Talisman (TSX:TLM) has been struggling with lackluster production growth, inefficient operations and a high cost profile for years. It has come to a point where expectations for the company are wonderfully low. And when expectations (and therefore valuations) are that low, it doesn’t typically take much in the way of positive news to get investors excited.
Is Talisman finally on the right track to unlocking the value in the company? Let’s look at some of the signs that point to positive change coming.
Carl Icahn pushing for change
Billionaire shareholder activist Carl Icahn is well known for taking a large enough position in troubled companies to secure a seat on the board and then swooping down on management in order to engineer big turnaround stories. He obviously believes that Talisman is undervalued, as he has taken a little more than a 7% position in the company. And back in December, he struck a deal to secure two additional seats on the board for two of his representatives in order to see to it that this value can be unlocked.
Focused capital spending, increased efficiencies, balance sheet improvements
Similar to Encana (TSX:ECA), which last year unveiled a new strategy of more focused capital spending and a renewed focus on capital efficiencies and lowering its cost structure, Talisman is also in the process of changing its strategy to one that involves a greater focus of capital spending.
Capital spending will be focused on North America and Asia Pacific. In 2013, the company sold $2.2 billion in non-core assets and it expects to generate another $2 billion from non-core asset dispositions in the next 12 to 18 months. Capital spending was reduced by 20% in 2013.
The proceeds from the dispositions are being used to strengthen the balance sheet. Management would like to see debt in the range of 1 to 1.3 times cash flow, giving them the flexibility to increase leverage in order to take advantage of a good opportunity if and when one arises.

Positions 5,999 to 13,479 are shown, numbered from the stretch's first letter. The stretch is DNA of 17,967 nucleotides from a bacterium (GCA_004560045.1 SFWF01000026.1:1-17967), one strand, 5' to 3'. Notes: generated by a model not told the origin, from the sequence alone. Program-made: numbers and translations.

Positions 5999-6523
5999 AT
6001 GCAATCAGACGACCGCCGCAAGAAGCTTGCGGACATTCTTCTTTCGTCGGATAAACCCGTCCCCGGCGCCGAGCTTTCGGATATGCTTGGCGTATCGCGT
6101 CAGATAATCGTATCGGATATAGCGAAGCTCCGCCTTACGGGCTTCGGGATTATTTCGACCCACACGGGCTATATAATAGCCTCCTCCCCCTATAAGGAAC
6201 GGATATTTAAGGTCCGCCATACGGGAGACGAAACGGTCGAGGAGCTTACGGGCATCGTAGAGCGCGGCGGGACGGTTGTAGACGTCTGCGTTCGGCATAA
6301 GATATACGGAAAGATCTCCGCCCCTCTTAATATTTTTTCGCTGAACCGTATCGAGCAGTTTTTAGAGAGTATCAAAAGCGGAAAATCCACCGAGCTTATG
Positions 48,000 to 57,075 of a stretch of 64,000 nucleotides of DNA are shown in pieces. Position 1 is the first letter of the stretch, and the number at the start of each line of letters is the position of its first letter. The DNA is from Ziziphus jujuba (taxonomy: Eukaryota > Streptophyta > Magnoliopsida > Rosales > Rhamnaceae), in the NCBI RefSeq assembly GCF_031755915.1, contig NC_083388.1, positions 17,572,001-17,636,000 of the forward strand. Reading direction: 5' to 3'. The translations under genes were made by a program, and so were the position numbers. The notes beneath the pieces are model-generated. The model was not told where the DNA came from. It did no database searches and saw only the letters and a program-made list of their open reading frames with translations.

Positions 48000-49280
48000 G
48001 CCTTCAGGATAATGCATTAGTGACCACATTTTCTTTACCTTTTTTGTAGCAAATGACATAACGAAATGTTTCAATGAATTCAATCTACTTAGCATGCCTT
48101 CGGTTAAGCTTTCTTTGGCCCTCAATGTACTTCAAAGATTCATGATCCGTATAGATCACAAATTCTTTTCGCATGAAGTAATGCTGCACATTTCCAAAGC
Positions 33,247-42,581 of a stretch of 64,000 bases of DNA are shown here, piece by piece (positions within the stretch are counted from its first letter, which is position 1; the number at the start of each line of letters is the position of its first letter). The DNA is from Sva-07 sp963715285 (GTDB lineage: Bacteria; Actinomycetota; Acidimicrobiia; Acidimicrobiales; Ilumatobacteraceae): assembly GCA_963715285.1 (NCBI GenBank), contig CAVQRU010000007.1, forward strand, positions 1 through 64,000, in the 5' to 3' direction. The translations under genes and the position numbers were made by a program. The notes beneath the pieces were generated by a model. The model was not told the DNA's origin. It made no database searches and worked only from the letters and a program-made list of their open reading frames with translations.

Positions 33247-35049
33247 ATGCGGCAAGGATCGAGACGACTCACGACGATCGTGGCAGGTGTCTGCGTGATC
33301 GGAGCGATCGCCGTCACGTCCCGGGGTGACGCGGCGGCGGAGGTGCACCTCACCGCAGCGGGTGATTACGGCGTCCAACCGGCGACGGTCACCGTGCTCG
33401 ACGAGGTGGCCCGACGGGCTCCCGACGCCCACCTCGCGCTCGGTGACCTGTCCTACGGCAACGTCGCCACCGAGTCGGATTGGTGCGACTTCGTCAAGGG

In another move similar to Encana, Talisman will focus its North American production on liquids rich production, as this will produce near term value and cash flow for the company. Dry gas spending decreased 30% and liquids rich spending increased 30%.
General and administrative expenses were reduced by 15% in the fourth quarter, and the company expects another 10% reduction in 2014.
Talisman replaced 110% of its reserves this year and its Reserve Life Index (RLI) is eight years on a proven basis and 12 years on a proven plus probable basis. The reserve life index simply tells us how many years current reserves will last assuming no additions.
Of course, the problems at Talisman are clear. The biggest one is the North Sea. The company has recorded an $826 million asset and goodwill impairment charge related to the North Sea operations. These assets are riddled with operational problems. It is a mature basin with escalating costs and it will be difficult for Talisman to resolve this situation, as the company has a commitment for future spending there based on its joint venture agreement with Sinopec, and there don’t appear to be buyers for these assets. But on a more positive note, 90% of production is from its 2 core areas, North America and Asia Pacific.
Foolish bottom line
Despite results that were below expectations and that included big impairment charges, the stock increased just over 2%. While this turnaround is still in the early stages and there is still risk associated with it, there are reasons to be warming up to the stock.